A non-denominational Chinese Buddhist temple, Hua Zang Si is housed in an old Gothic church building in the Mission District of San Francisco. The temple, which opened in 2004, prides itself on the orthodoxy of its teachings and the rare splendor of its religious treasures.
History of Hua Zang Si Temple
The impressive building that houses Hua Zang Si was constructed shortly after 1900 as St. John's Evangelical Lutheran Church. Built in a Gothic Revival style, the church served the local German immigrant community who worked at the tanneries and breweries along Precita Creek. The building narrowly escaped the fires that followed the great earthquake of 1906.
By the close of the 20th century, the European immigrant families that remained in San Francisco had mostly moved to the west of the city and the neighborhood welcomed a growing Latino community instead. In 1992, the congregation that met in St. John's Church voted to move to a church around the corner, which would be named St. Mary and St. Martha Lutheran Church.
The old Lutheran church was deconsecrated and became a private residence. Plans were underway to turn it into condominiums when the United International World Buddhism Association purchased it and the adjoining parish residence for $2.5 million in 2002. The church building was left intact but given a dramatic makeover with red paint, Chinese-style doors, and a fully remodeled interior.
The temple was opened on December 26, 2004, the birthday of Amidha Buddha, with a ceremony featuring rituals from various traditions. Dharma teacher Jue Hui, a representative of the World Buddhism Association, remarked in her speech:
Some attendees of the ceremony reporting seeing the Buddha Light in the night skies, indicating the Buddha's approval of the temple and its teachings.1
What to See at Hua Zang Si Temple
The building's multi-faith heritage is clearly in evidence on the wonderfully unique facade: the Gothic architecture is decorated with bright red paint and a German cornerstone referring to the apostles and Jesus Christ stands next to a Chinese text praising the Buddhas.
Inside, the nave has been remodeled to create the Sakyamuni Buddha Hall (also called the Precious Hall of the Great Heroes), dominated by a statue of Shakyamuni Buddha, the historical Buddha whose teachings are the temple's primary focus. Made in Taiwan and reassembled in the temple, the statue receives daily offerings such as coffee, fruit, and even cans of Coke. Standing next to the Buddha is a warrior deity, Skanda Bodhisattva, who protects the temple from evil.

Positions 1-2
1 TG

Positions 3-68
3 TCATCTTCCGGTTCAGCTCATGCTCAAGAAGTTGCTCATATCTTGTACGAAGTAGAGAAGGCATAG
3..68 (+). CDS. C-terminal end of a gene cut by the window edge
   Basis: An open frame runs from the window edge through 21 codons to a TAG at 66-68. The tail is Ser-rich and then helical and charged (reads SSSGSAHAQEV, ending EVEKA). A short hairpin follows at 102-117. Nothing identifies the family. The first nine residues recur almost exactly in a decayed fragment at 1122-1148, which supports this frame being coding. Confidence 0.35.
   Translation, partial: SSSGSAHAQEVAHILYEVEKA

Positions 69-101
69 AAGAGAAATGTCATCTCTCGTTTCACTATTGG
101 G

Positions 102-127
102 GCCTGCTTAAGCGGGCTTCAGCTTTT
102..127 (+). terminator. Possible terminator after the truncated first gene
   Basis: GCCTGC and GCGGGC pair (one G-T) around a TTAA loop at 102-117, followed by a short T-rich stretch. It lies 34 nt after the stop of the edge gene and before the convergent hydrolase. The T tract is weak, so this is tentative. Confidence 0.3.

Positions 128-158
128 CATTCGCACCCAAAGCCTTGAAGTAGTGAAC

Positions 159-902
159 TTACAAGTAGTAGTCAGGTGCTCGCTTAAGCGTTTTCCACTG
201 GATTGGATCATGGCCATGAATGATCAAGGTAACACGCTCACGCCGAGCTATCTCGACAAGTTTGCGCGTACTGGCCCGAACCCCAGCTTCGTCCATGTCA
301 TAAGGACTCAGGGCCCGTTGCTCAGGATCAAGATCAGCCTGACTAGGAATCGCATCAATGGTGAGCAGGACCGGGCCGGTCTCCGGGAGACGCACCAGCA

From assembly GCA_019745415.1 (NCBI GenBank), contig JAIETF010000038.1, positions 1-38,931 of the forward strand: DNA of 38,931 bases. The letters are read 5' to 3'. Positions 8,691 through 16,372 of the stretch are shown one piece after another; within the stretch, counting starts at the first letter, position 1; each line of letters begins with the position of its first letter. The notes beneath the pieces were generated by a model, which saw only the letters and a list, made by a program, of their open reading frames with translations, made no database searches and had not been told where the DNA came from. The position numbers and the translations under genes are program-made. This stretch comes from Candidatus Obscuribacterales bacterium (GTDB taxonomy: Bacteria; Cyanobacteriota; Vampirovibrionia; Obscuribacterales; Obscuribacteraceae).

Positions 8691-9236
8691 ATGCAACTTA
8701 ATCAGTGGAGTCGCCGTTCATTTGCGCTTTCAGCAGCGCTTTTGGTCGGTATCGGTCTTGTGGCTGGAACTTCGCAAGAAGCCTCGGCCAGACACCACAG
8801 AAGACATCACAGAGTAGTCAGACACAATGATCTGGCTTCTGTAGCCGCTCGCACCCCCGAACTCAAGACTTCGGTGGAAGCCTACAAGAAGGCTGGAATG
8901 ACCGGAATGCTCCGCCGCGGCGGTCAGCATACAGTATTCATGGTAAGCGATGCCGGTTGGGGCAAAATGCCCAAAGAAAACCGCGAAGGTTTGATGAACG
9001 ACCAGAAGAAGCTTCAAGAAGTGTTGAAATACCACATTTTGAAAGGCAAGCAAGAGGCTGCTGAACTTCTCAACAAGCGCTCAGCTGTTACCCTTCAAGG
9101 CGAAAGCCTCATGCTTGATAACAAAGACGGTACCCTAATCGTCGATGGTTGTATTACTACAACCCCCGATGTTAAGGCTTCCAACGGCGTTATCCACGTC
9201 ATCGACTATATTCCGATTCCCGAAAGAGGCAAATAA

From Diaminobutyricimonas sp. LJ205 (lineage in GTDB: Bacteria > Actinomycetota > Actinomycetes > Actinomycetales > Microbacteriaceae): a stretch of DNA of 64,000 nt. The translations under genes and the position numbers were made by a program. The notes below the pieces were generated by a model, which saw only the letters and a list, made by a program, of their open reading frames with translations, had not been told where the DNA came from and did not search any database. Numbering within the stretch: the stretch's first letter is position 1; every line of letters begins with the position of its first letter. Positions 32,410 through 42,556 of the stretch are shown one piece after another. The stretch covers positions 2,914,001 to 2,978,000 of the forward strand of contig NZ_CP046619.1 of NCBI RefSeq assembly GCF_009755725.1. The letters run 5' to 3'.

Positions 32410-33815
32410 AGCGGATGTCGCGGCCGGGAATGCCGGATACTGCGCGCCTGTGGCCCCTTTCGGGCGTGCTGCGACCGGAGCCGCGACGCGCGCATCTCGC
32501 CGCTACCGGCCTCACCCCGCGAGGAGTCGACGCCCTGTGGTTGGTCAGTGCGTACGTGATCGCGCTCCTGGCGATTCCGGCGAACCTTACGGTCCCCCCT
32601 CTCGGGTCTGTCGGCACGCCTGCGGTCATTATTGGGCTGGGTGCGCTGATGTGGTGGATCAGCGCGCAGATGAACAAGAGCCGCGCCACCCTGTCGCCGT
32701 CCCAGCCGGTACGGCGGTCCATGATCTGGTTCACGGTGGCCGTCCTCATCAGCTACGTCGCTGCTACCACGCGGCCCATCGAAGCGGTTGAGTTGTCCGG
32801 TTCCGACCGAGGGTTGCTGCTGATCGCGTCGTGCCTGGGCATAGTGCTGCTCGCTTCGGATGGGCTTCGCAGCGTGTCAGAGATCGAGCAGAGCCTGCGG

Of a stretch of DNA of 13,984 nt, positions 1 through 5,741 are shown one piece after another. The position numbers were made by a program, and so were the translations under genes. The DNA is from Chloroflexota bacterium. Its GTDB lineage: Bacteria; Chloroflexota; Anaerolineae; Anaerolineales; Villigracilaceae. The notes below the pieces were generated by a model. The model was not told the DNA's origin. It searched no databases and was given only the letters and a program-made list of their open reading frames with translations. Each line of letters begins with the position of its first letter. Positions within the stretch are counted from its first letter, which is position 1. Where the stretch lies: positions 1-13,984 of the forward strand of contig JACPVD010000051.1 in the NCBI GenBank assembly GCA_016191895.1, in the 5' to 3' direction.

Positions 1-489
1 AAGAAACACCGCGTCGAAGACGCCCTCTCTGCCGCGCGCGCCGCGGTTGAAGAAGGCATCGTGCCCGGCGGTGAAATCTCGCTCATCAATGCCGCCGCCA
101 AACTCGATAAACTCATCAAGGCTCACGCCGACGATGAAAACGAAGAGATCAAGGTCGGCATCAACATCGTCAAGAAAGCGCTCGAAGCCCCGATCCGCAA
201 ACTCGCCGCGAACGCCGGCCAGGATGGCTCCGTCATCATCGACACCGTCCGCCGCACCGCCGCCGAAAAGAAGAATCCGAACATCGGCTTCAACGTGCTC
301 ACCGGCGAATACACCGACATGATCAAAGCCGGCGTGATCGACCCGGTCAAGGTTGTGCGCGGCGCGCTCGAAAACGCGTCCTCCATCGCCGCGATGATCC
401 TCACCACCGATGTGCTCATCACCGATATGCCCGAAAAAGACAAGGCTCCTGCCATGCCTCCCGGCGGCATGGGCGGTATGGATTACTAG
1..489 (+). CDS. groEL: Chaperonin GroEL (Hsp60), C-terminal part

The second floor houses the Amitabha Buddha Hall, with a mandala, a Yun sculpture of Mt. Sumeru that contains Buddhist relics, and a 21-foot-tall statue of Amitabha that was also made in Taiwan. A thousand cups of water, changed daily, are offered before Amitabha, who is the central focus of the Pure Land sect of Buddhism.
An active place of worship and teaching, Hua Zang Si Temple is home to a community of about two dozen Buddhist nuns. Dressed in yellow and gray robes, they rise at 5am and stay up until midnight to meditatate, study, worship and interact with the local community.3
The religious instruction at Hua Zang Si is tailored to "the disciple's particular karmic conditions" and may include:
Quick Facts on Hua Zang Si Temple
|Names:||Hua Zang Si Temple · Huazangsi Temple|
|Styles:||Gothic Revival style|
|Visitor and Contact Information|
|Coordinates:||37.755742° N, 122.417377° W|
|Address:||3134 22nd St., San Francisco, CA 94110|
San Francisco, California
|Lodging:||View hotels near Hua Zang Si Temple|
- Brief Introduction and Buddha Light - Huazangsi official website
- Hua Zang Si Opens in San Francisco - Zhaxi Zhuoma Website
- Vanessa Hua, "Buddha arrives in the Mission: German Lutheran church now serves growing Asian community." San Francisco Chronicle, December 31, 2004.
- Photos of Hua Zang Si Temple - here on Sacred Destinations
Map of Hua Zang Si Temple, San Francisco
Below is a location map and aerial view of Hua Zang Si Temple. Using the buttons on the left (or the wheel on your mouse), you can zoom in for a closer look, or zoom out to get your bearings. To move around, click and drag the map with your mouse.